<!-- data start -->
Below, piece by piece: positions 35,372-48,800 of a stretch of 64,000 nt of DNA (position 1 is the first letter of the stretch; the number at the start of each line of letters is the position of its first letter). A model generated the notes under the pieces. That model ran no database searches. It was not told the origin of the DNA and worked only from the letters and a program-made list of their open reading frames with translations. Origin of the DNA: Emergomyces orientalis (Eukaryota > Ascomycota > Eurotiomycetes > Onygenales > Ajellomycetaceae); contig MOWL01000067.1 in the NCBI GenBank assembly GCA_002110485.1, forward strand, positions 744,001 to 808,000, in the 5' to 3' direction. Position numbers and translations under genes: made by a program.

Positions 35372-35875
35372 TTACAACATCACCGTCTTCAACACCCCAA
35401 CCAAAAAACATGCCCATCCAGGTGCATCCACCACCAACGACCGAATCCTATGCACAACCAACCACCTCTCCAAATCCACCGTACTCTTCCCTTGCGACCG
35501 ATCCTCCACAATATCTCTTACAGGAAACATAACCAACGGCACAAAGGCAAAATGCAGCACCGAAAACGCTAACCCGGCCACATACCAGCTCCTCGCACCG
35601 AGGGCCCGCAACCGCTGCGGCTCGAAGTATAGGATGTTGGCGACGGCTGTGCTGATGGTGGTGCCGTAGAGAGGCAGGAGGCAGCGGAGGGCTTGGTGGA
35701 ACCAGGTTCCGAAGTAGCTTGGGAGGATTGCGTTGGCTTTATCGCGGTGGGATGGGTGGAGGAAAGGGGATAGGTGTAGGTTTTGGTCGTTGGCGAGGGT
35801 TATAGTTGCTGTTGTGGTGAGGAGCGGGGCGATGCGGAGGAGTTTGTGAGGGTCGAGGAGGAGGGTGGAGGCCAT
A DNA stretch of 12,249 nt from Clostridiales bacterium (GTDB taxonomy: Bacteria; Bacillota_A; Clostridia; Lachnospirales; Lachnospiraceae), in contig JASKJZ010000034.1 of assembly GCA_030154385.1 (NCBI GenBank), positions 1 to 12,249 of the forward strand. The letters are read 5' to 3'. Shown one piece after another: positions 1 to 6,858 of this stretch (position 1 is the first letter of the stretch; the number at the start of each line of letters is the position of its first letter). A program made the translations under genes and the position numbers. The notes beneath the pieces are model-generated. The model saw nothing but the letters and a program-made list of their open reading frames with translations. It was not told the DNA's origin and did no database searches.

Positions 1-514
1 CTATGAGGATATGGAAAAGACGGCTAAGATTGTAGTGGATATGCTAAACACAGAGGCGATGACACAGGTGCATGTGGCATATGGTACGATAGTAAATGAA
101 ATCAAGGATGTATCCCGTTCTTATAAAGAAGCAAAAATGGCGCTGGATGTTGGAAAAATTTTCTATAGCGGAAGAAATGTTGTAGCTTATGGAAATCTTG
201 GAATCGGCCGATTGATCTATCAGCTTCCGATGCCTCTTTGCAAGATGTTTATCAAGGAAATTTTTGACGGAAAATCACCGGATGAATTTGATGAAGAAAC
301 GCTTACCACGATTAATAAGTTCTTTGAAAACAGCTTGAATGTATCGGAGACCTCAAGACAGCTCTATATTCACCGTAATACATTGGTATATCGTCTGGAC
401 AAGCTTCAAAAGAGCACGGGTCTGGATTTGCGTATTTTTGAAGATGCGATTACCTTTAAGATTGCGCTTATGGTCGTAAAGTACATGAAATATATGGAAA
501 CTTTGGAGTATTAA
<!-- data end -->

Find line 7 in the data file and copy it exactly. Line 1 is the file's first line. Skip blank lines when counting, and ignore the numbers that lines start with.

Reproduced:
35701 ACCAGGTTCCGAAGTAGCTTGGGAGGATTGCGTTGGCTTTATCGCGGTGGGATGGGTGGAGGAAAGGGGATAGGTGTAGGTTTTGGTCGTTGGCGAGGGT